Learning Objectives To learn how firms gradually progress through an internationalization process. To understand the strategic effects of internationalization. To study the various modes of entering international markets. To understand the role and functions of international intermediaries. To learn about the opportunities and challenges of cooperative market development. 2
International Management Successful international managers tend to: Be active Be aggressive Display a high degree of international orientation
Managerial commitment is critical because foreign market penetration requires a vast amount of market development activity, sensitivity toward foreign environments, research, and innovation. 3
The Steps to Developing International Commitment Become aware of international business opportunities. Determine the degree of the firm’s internationalization. Decide the timing of when to start the internationalization process and how quickly it should progress.
Motivations for Going International Proactive Motivations Profit advantage Unique products Technological advantage Exclusive information Tax benefit Economies of scale
Competitive pressures Overproduction Declining domestic sales Excess capacity Saturated domestic markets Proximity to customers and ports
Psychological Distance Sometimes cultural variables, legal factors, and other societal norms make a foreign market that is geographically close seem psychologically distant. The two major issues of psychological distance are: Some of the distance seen by firms is based on perception rather than reality. Closer psychological proximity makes it easier for firms to enter markets. 6
Profit Risk During Early Internationalization In the short term, firms may experience increased risk and decreasing profits when going international. Market Gap
Before Going International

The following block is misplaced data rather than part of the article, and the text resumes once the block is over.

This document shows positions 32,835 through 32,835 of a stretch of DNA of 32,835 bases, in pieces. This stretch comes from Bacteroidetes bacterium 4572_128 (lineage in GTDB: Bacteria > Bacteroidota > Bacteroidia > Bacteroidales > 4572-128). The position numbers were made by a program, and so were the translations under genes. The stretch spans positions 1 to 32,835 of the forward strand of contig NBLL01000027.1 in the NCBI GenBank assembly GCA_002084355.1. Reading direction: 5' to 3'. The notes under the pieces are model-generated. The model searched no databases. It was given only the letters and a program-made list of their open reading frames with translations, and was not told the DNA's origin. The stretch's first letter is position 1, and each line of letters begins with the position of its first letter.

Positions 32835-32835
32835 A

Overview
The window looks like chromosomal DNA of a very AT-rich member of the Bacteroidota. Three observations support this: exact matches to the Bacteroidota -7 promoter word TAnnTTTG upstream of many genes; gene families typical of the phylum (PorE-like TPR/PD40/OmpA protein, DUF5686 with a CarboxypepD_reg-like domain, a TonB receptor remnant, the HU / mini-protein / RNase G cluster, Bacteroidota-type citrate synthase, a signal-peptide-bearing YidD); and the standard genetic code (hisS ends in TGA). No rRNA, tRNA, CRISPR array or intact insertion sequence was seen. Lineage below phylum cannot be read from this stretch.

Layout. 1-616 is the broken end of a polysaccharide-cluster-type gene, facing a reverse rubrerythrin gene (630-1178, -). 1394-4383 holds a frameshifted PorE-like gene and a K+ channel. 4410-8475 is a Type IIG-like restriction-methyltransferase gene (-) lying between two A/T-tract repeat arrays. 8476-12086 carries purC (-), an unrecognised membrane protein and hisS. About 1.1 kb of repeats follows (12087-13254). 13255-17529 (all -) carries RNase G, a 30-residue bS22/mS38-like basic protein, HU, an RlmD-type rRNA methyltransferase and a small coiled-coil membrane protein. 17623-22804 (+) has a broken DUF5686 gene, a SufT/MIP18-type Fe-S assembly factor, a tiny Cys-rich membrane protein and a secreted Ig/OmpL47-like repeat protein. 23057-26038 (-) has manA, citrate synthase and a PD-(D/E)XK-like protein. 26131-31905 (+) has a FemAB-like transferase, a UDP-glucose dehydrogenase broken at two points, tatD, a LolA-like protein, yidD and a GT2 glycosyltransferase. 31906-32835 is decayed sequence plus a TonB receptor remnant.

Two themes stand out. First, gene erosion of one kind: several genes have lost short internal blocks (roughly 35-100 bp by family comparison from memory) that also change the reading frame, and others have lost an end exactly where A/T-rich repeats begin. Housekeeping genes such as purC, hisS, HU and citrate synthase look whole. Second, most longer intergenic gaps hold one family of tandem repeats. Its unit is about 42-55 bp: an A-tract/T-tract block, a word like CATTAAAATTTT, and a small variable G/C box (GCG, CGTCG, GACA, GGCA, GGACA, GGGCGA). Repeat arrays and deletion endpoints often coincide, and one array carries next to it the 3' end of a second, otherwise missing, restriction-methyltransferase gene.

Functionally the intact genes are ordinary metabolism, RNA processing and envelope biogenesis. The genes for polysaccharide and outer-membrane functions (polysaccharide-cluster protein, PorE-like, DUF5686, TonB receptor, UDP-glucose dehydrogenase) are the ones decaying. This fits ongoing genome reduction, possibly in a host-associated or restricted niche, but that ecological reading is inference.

International Experience 7
The Keys to Successful International Performance Effectiveness Efficiency
International Entry Strategies Exporting
Foreign Direct Investment
Interfirm Cooperation 9
Exporting and Importing Firms can export and import using two methods: Indirect involvement means that the firm
participates in international business through an intermediary and does not deal with foreign customers or markets. Direct involvement means that the firm works with foreign customers or markets with the opportunity to develop a relationship.
Firms decide on the desired method by implementing transaction cost theory. 10
International Intermediaries Importers and exporters often use international intermediaries who provide assistance in: Documentation Financing Transportation Identification of foreign suppliers and trading companies Providing business contacts
Export Management Companies Firms that specialize in performing international business services for other companies are known as
export management companies (EMCs)
The two primary roles of EMCs are: Agents Distributors 12
Trading Companies Trading companies help firms by importing, exporting, countertrading, investing, and manufacturing. The sogashosha of Japan are the most powerful trading companies in the world for four reasons: They efficiently gather, evaluate, and translate market information into business opportunities. Economies of scale give them preferential treatment. They operate around the world, not just Japan. They have vast quantities of capital.
In the U.S., export trading company legislation is designed to improve the export performance of small and medium-sized firms. 13
Facilitators Facilitators are entities outside the firm that assist in the process of going international by supplying knowledge and information. Private sector facilitators include: Banks Accounting firms Consulting firms
Public sector facilitators include: Departments of commerce Export-Import Banks Educational Institutions 14